Two-year-old William Wallace died this date, July 11th, in 1844 of Catarrh Fever and was buried at Bethel Burying Ground. Catarrh is an inflammation of the mucous membrane, particularly of the head and throat.
The child’s parents were Jane and Loveless Wallace. Mr. Wallace’s first name is spelled “Lovelis” in city directories. Ms. Wallace was employed as a “day worker” and Mr. Wallace as a “carter” who owned his own wagon. According to the 1847 Philadelphia African American Census, the family appeared to be relatively well off financially. They reported that they owned $2,000 in personal property which would be equivalent to approximately $54,500 in today’s U.S. currency. In addition, Mr. Wallace reported that he earned $450 a year, almost twice the average yearly earnings by a Black man laboring in 1844 Philadelphia.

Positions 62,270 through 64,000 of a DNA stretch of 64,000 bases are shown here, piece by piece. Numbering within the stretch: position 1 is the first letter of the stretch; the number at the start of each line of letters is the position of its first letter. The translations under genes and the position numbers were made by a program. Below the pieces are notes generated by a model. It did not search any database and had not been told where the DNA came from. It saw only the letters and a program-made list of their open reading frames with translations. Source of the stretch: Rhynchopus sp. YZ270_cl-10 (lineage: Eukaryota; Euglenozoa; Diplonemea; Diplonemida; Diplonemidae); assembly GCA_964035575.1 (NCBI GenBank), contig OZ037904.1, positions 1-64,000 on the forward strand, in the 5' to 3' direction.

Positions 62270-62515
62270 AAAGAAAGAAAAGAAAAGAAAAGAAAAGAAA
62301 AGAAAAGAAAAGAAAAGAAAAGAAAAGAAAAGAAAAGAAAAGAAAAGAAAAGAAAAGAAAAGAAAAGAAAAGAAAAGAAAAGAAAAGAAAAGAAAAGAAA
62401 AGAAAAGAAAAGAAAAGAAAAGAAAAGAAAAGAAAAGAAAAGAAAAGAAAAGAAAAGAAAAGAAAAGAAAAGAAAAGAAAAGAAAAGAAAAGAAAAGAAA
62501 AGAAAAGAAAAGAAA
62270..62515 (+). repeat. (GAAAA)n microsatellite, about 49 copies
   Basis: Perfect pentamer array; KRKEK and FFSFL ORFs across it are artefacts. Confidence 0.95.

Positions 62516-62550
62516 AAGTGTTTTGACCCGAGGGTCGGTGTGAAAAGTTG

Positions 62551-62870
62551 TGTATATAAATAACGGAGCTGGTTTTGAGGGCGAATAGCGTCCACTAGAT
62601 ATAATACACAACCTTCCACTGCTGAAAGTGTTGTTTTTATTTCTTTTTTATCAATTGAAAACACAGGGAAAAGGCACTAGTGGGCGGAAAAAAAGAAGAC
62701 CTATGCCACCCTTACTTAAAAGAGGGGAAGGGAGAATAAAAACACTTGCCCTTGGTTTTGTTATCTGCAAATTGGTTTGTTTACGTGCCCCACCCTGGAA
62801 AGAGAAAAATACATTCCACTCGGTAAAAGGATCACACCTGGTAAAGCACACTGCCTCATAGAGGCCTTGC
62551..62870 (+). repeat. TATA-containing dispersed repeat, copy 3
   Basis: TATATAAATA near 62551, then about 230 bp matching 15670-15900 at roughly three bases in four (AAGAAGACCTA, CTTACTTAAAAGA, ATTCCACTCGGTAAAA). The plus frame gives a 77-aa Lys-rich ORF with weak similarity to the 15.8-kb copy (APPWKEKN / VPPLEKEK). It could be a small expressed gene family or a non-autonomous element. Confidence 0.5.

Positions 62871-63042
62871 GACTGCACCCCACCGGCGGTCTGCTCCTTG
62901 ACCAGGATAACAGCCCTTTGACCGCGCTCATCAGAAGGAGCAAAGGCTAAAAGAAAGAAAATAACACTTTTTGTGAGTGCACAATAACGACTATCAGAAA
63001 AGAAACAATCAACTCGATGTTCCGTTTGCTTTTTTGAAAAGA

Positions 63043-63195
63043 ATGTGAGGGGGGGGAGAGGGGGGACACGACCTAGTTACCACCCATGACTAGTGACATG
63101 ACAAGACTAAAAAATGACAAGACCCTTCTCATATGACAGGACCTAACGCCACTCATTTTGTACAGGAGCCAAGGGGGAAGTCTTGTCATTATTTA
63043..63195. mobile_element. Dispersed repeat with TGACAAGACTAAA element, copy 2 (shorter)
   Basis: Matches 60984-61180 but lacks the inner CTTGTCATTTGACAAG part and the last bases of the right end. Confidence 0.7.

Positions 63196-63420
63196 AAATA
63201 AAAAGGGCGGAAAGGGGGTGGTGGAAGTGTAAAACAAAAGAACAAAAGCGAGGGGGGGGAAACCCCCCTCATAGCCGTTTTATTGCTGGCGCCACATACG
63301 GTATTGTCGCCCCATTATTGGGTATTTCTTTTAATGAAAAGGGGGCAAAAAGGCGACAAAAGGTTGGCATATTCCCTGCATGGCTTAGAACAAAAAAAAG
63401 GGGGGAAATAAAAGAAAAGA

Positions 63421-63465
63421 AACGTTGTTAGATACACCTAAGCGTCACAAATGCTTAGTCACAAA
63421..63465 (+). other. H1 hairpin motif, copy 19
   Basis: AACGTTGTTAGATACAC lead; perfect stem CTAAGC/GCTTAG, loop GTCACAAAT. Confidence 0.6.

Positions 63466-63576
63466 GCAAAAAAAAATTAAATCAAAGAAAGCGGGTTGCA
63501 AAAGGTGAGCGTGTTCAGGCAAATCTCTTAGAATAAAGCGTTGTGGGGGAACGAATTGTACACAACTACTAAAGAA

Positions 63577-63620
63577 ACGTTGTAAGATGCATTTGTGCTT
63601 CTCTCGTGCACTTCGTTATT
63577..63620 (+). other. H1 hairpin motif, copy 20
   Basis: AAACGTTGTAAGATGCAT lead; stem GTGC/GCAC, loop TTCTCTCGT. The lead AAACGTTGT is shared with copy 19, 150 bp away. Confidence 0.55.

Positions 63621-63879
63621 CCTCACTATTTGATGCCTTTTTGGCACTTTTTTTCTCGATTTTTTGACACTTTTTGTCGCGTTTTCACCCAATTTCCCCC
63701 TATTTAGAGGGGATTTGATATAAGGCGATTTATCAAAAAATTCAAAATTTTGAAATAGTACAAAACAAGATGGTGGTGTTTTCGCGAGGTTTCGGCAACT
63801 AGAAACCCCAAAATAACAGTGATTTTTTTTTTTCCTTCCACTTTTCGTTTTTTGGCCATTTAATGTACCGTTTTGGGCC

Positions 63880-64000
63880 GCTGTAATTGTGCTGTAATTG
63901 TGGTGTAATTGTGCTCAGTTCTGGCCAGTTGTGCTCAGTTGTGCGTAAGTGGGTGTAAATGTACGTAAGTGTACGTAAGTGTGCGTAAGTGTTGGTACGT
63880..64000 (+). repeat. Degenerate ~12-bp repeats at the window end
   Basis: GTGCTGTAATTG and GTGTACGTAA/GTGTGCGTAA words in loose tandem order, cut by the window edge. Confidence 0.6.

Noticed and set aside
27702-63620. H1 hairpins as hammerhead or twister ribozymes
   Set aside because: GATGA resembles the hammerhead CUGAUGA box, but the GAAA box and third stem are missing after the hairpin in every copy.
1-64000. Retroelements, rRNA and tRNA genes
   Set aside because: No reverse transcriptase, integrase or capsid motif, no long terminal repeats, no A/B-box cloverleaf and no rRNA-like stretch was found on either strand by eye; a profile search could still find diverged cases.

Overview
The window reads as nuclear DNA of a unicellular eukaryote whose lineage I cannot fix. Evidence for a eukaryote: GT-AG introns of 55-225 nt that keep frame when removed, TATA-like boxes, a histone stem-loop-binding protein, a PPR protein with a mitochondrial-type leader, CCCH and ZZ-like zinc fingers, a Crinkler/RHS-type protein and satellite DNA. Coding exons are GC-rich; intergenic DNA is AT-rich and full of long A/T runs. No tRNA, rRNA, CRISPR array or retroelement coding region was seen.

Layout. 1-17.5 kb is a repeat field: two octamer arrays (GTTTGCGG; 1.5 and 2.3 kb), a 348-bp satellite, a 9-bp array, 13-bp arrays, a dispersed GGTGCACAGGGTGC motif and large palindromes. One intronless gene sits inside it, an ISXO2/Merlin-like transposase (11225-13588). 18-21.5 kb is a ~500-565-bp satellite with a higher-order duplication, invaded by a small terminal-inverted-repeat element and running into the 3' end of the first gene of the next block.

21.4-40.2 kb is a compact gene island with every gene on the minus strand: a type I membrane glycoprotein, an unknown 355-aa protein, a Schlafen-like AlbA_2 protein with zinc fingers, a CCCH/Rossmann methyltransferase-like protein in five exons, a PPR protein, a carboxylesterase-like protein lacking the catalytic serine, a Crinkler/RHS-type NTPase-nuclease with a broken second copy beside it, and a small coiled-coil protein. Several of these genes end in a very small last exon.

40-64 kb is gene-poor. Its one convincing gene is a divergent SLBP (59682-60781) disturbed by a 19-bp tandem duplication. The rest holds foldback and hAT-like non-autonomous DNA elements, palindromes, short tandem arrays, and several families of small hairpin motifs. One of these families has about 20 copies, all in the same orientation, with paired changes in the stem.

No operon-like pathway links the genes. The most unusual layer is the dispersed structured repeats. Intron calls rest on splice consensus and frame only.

The Wallace family lived at 195 1/2 Lombard Street which was located between 6th and 7th Streets on Lombard, less than a block away from Bethel AME Church. Their rent was $5 a month for one room that was home to three adults and two children, according to the 1847 Philadelphia African American Census. One of the adults (unidentified) was born enslaved and purchased his or her freedom for $200.
The last mention of Loveless and Jane Wallace in public records is in the 1848 Philadelphia City Directory. I am unable to locate any records on the family after that date.
Their young son William was buried on an “intolerably hot” day in July. Tragically, the Wallaces lost another son, 6-year-old John, on December 14, 1845, of Tuberculosis. He was interred next to his younger brother at Bethel Burying Ground.